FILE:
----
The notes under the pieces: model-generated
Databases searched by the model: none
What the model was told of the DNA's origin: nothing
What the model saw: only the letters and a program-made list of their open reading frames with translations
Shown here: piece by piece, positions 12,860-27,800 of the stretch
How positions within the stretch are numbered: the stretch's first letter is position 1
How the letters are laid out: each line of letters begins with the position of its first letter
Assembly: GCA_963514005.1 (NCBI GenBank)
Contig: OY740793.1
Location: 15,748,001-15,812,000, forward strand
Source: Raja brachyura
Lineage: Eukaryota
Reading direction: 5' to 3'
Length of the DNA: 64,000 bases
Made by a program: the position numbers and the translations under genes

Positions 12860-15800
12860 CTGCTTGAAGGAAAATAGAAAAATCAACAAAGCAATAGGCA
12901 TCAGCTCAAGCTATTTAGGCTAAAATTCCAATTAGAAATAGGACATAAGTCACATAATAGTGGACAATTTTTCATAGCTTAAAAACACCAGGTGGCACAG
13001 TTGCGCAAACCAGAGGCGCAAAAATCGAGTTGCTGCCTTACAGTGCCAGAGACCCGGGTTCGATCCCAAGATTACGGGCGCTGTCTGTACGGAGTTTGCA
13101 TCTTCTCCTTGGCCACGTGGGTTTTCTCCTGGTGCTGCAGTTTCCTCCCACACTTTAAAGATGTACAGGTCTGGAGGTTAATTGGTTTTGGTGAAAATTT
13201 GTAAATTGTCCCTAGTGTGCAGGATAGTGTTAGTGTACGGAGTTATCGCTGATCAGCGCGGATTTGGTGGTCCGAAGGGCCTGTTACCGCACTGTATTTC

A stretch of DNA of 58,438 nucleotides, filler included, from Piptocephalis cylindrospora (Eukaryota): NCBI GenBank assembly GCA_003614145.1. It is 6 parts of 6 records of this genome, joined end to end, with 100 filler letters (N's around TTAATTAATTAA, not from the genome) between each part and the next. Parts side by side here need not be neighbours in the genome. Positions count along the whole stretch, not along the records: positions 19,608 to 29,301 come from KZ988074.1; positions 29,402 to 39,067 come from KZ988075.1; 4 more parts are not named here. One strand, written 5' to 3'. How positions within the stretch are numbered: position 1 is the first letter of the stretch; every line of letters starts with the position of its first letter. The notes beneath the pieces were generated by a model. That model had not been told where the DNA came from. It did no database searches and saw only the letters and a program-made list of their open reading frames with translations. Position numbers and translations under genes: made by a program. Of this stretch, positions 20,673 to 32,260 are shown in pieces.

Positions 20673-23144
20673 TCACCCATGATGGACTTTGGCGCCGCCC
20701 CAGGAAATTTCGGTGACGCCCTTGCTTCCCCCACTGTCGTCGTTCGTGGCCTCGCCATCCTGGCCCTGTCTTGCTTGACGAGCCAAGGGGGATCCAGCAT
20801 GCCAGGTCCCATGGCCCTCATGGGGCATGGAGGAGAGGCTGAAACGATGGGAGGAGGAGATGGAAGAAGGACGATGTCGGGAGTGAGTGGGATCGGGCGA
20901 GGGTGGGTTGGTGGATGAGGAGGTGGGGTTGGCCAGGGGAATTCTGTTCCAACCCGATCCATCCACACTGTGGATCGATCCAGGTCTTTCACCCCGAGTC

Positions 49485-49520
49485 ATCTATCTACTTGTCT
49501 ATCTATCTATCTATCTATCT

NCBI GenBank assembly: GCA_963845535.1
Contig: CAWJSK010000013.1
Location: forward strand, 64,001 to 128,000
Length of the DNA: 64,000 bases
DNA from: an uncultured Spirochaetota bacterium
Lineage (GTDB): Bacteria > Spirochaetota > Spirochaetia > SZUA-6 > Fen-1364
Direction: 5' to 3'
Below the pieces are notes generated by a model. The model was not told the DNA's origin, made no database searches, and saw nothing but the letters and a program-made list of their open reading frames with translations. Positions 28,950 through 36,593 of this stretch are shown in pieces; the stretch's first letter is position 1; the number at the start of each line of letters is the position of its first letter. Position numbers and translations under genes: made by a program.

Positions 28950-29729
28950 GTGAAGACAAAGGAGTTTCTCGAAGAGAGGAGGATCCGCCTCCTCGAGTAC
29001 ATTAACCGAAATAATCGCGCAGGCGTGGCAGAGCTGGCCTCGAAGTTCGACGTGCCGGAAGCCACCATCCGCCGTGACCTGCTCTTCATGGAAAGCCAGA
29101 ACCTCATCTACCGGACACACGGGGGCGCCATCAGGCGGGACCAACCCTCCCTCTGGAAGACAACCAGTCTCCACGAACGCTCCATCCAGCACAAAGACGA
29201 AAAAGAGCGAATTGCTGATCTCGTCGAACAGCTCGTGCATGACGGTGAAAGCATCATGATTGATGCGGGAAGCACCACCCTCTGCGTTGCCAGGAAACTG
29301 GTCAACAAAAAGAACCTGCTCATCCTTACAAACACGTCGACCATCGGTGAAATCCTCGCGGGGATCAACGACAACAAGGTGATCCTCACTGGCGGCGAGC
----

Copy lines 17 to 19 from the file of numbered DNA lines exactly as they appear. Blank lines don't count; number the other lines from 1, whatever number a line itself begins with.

12860 CTGCTTGAAGGAAAATAGAAAAATCAACAAAGCAATAGGCA
12901 TCAGCTCAAGCTATTTAGGCTAAAATTCCAATTAGAAATAGGACATAAGTCACATAATAGTGGACAATTTTTCATAGCTTAAAAACACCAGGTGGCACAG
13001 TTGCGCAAACCAGAGGCGCAAAAATCGAGTTGCTGCCTTACAGTGCCAGAGACCCGGGTTCGATCCCAAGATTACGGGCGCTGTCTGTACGGAGTTTGCA